Strict Liability in Criminal and Tort Law
Strict Liability Cases in tort and criminal law
Strict liability or liability without fault does not require someone to prove that there was an intent behind the act. It can be proved only by showing that the act has been committed and there is no need to prove mens rea or intent. As per the doctrine of strict liability, the defendant can be held liable even if he was unaware of the results his act could have or that he was doing something wrong.
He can be held liable even if he did not intend to cause any harm. The strict liability cases are mostly not so serious offenses. They are minor violations that can be punished by fines and there is no need for incarceration. Some of the examples are parking offenses, overspeed driving and selling tobacco or liquor to the minors.
Strict liability exists in both tort and criminal law. In criminal law it is applicable in statutory rape and possession crimes. These crimes can be punished with incarceration. In tort, the possession of certain animals or abnormally dangerous activities are treated as strict liability cases. Generally, the strict liability cases carry light punishment but there are some felonies that are also included under this category.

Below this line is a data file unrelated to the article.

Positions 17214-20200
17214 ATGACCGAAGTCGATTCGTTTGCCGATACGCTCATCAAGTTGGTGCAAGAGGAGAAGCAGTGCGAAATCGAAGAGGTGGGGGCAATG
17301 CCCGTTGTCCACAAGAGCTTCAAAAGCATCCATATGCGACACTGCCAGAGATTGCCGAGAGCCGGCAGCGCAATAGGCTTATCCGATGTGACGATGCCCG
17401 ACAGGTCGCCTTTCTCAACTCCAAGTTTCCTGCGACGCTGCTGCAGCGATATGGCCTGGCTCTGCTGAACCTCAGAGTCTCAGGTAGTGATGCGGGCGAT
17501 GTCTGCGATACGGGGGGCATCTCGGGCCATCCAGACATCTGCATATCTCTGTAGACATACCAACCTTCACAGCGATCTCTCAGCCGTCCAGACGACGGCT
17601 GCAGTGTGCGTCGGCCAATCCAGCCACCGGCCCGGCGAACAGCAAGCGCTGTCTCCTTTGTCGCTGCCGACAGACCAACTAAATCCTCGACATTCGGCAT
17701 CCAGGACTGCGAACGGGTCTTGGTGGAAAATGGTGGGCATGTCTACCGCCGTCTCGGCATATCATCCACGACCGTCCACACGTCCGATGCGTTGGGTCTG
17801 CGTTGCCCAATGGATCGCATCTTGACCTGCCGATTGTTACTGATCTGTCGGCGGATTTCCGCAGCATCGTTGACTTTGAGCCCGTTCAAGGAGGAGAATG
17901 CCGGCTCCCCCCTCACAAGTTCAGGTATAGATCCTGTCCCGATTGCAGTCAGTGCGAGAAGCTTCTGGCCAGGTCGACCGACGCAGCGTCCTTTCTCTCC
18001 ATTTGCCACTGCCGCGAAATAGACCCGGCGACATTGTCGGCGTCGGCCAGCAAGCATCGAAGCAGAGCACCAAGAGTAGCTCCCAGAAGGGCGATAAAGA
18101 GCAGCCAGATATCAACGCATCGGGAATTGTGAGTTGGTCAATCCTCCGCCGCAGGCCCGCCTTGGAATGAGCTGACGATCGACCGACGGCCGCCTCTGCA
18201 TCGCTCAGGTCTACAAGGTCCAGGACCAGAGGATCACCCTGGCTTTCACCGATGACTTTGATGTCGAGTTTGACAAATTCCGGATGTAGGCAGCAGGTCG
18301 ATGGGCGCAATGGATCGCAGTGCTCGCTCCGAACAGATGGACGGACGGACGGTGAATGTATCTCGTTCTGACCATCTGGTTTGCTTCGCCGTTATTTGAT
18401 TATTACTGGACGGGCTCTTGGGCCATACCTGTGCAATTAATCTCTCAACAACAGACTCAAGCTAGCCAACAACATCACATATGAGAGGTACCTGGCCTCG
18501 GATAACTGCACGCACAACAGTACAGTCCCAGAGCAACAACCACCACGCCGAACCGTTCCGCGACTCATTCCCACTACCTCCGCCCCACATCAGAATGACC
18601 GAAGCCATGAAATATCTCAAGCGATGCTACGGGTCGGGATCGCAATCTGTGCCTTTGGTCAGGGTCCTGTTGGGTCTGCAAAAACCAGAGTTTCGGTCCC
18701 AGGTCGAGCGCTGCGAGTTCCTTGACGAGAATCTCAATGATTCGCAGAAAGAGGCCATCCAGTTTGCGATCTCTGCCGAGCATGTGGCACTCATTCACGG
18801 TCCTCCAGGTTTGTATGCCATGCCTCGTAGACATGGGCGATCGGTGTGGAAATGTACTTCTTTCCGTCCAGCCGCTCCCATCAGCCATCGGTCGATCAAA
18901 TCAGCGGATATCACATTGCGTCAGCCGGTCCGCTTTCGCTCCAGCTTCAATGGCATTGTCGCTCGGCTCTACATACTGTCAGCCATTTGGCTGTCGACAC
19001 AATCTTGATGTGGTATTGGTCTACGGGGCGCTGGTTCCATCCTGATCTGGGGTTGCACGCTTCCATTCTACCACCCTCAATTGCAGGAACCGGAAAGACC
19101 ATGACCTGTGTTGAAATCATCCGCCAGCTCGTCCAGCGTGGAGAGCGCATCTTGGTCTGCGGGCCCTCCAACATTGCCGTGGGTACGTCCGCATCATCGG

Moreover, there is a strict products liability category which applies in case of defective products when a plaintiff has been injured and a defendant holds responsibility of having made the defective product. Statutory rape cases are treated by most states as strict liability cases. An adult accused cannot claim he was unaware of the victim’s age at the time he committed the crime. Statutory rape is therefore treated as strict liability so that criminals do not use it to escape liability. The states also treat statutory rape as a strict liability for the protection of the underage females.
The case of Lawrence Taylor is an example of strict liability. Lawrence was a famous football player. He was accused of having raped a girl, sixteen years old. In general criminal cases, the prosecutor would have to prove the intention behind the crime. This is not the case with the strict liability offenses.
All that the prosecutor needs to prove is that there has been committed a crime, whether committed knowingly or unknowingly. When Taylor was charged with statutory rape, it was not required to prove that he knew the age of the victim. The things that were to be proved were as follows:
- Taylor’s age was more than 21.
- The girl was younger than seventeen in age. (Age of consent in NewYork).
- The two had a sexual intercourse.
In strict liability cases there is no need to show culpable mental state. The only important thing to be proved is that a crime has been committed. Causing pollution, mislabeling drugs as well as concealing weapons while inside an aircraft is also considered strict liability. These offenses are of major importance in criminal law.